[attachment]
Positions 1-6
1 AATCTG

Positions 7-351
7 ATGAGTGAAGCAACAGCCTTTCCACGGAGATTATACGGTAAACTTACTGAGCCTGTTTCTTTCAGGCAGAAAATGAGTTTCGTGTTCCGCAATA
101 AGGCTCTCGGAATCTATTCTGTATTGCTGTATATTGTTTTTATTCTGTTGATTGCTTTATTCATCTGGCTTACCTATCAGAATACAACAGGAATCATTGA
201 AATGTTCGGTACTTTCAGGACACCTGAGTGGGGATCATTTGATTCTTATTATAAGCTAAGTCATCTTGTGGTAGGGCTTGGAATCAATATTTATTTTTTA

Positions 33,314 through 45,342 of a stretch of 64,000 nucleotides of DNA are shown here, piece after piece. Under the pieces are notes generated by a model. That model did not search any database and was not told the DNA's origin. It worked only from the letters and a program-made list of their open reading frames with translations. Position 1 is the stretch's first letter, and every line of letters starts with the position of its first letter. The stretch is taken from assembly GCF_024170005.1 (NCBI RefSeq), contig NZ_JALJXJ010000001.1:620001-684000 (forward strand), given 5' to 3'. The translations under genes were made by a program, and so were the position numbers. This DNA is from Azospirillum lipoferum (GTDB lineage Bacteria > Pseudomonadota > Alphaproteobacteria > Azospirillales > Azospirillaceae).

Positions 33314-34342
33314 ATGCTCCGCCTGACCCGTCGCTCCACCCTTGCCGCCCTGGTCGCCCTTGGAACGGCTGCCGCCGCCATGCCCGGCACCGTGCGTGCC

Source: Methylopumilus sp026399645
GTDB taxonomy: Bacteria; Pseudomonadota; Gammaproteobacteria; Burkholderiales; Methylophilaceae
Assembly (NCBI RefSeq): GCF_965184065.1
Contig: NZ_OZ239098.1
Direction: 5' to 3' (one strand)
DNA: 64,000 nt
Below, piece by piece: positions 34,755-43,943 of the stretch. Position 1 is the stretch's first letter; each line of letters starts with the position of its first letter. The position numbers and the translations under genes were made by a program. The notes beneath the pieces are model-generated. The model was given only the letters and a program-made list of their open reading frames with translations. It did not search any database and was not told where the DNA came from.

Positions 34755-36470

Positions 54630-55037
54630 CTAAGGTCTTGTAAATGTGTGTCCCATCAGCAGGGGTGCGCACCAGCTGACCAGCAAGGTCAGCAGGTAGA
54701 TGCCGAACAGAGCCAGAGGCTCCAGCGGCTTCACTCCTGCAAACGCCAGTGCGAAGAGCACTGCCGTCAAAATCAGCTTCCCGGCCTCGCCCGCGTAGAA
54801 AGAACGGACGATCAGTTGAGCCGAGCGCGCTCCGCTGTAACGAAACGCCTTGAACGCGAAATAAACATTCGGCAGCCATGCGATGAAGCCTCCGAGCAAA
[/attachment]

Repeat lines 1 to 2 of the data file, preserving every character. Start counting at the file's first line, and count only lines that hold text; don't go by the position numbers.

Positions 1-6
1 AATCTG